Lockout Discussion Thread 4.0
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12-10-2012, 05:22 PM
Join Date: May 2011
Location: Canberra, Australia
Originally Posted by
Great, YOU would tell the genie "no". Obviously, there are plenty of people who would tell that Genie "yes". We know this because of the people who choose to take those physical risks in order to get a chance at the kind of money and lifestyle that the players who make the NHL get to live. Heck, I won't even try to include the millions of people who take those same risks regularly just to play the game for fun without any hope of any kind of financial compensation.
By the way, your analogy is quite incomplete and disingenuous. You should have written:
If a genie popped out of a bottle, and told me he could eliminate half my body fat, give me an additional 10 lbs of muscle, make me more flexible, and get me a career where I will make millions of dollars, live a terrific lifestyle where I am famous and get all of my amenities paid for, all the while playing a game I love and would play for free (actually paying for the ice time needed to play) at the expense of a severe concussion (at least one of which I have suffered while playing for fun), I would say "xxx".
Come on, at least make the comparison fair.
I have to say, if I had the talent to play in the NHL or the NFL, even knowing all I do about the dangers and risks associated with it, I would do it in a heartbeat. I already play sports for the sheer love of the game right now and have suffered multiple injuries throughout my lifetime having done so. To be able to play for one of the best teams in the world, hopefully my favourite team, and to reap in millions while doing it would be the best bonus I could ever imagine.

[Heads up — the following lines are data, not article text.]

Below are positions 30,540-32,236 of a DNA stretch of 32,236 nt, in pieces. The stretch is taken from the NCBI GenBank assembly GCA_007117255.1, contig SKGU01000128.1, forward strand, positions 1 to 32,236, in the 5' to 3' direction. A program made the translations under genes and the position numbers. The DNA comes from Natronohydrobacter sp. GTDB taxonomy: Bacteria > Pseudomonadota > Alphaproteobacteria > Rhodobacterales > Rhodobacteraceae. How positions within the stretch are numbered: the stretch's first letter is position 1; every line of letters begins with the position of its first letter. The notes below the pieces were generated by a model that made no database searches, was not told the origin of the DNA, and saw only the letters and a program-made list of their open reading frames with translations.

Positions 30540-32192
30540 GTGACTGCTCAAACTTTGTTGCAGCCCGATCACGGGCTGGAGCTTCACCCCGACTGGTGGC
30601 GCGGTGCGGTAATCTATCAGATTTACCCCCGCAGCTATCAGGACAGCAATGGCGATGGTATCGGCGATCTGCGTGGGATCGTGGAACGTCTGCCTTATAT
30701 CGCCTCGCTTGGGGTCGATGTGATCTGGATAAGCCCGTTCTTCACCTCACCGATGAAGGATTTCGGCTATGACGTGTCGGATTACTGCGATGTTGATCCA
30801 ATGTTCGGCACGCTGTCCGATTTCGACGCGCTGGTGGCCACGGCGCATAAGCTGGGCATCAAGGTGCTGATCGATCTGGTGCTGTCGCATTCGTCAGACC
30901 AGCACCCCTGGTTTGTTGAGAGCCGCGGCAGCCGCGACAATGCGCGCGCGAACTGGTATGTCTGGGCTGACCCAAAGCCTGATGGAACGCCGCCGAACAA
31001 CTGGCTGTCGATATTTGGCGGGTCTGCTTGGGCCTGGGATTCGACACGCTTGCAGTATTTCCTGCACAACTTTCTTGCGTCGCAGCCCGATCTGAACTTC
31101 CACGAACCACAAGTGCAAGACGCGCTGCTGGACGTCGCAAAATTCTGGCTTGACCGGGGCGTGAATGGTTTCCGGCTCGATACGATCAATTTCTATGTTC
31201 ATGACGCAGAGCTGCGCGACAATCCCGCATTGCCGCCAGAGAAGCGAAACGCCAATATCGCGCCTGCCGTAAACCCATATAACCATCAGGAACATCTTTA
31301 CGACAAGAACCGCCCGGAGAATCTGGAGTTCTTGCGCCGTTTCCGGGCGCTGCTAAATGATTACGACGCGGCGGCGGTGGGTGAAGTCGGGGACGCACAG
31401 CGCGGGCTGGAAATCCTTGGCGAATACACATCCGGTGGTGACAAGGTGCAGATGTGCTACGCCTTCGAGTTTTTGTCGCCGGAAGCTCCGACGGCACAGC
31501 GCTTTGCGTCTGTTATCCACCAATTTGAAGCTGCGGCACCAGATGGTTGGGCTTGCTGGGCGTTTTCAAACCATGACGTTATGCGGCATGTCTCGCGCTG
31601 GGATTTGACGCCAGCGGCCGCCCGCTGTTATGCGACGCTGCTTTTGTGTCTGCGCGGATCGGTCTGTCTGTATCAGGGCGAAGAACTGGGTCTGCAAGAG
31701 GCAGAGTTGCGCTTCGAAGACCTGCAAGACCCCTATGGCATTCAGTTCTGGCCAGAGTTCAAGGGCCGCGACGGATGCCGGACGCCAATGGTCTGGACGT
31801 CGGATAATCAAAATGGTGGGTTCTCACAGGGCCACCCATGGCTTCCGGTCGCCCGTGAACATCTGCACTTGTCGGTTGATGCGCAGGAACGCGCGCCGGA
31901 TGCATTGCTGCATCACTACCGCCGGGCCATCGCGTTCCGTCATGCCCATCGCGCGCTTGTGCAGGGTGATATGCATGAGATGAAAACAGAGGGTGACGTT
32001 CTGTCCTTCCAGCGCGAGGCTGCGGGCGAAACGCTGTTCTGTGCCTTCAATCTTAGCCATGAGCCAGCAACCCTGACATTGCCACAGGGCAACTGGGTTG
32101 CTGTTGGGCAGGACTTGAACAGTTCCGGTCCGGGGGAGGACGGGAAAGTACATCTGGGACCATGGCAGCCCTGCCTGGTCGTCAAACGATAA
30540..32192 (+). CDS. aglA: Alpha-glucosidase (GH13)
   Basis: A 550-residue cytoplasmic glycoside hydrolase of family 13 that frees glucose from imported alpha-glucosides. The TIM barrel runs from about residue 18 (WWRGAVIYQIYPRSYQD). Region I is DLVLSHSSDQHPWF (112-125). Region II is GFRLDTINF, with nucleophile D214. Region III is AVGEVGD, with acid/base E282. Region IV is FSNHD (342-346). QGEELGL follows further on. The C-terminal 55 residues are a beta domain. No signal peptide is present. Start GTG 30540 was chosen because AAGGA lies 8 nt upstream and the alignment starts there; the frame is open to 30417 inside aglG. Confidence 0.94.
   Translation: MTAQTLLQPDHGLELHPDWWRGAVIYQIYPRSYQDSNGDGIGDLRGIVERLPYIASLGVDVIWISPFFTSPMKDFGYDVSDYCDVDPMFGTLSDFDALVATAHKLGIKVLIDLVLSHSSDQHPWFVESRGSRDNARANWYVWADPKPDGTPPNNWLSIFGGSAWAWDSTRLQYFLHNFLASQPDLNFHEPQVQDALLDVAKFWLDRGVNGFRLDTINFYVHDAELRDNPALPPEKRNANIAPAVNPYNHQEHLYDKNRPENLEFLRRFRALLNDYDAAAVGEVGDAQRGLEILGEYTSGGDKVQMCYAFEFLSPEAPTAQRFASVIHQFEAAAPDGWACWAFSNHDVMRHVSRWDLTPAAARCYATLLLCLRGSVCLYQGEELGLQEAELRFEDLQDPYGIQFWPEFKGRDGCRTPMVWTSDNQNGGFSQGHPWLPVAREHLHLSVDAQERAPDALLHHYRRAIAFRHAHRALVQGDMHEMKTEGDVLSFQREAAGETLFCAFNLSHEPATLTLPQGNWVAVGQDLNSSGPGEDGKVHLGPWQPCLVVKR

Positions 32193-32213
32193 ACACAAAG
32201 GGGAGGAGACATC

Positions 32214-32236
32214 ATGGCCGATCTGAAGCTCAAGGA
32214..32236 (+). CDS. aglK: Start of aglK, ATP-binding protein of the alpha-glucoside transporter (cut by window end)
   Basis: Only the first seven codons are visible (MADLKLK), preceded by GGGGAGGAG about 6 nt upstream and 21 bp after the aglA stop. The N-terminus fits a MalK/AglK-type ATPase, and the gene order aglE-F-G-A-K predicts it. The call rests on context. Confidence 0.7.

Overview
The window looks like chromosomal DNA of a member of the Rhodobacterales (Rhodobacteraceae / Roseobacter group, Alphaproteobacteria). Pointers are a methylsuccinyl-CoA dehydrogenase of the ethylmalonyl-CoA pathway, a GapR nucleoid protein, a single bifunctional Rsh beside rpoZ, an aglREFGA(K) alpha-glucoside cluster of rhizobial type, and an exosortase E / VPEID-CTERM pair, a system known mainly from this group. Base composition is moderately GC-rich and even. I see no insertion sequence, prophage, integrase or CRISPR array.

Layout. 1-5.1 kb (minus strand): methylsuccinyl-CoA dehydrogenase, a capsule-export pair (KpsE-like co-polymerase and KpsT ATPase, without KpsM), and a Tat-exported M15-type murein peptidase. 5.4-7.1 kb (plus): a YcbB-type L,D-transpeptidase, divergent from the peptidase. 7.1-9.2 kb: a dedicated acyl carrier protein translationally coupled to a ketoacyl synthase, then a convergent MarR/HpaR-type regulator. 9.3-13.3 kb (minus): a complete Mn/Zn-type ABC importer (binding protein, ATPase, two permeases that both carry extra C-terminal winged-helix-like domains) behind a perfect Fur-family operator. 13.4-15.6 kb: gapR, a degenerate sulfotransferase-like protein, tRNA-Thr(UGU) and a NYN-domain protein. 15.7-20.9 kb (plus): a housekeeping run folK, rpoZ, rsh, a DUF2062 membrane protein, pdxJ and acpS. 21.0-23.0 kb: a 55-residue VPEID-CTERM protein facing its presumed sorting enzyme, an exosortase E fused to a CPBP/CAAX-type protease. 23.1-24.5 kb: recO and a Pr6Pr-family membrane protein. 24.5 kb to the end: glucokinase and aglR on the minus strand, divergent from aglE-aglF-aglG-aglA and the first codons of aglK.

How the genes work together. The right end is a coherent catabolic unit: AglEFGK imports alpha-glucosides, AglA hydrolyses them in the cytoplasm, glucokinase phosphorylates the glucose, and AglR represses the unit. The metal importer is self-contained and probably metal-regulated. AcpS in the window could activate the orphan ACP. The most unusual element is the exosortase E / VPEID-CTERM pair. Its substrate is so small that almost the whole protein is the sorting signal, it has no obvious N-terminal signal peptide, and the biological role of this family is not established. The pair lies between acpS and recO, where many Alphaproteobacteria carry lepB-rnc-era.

Finally: people take health risks with their careers all the time. Professional athletes are not the only ones who do so. They are the only ones who get wildly financially compensated for it, though.
I know that a lot of people take health risks. However it is brought up because Kriss E was arguing players are blessed to have the opportunity of amazing health. I merely point out that he is completely wrong, as players do not, on the whole, benefit from amazing health. It's 1 step forward and 2 steps back. The fact other lines of work have even worse problems is besides the point.
Saying that professional athletes have great health as a job benefit is equivalent to saying drug-addicted and bony catwalk models benefit from having sexy bodies. It is a flawed argument on multiple levels.
For me, the argument that players are the beneficiaries of amazing health is right up there (or should I say down there) with the argument that players take zero risks, that players are responsible for the lockout, or that Donald Fehr is the reason the Expos left Montreal.
Last edited by DAChampion: 12-10-2012 at
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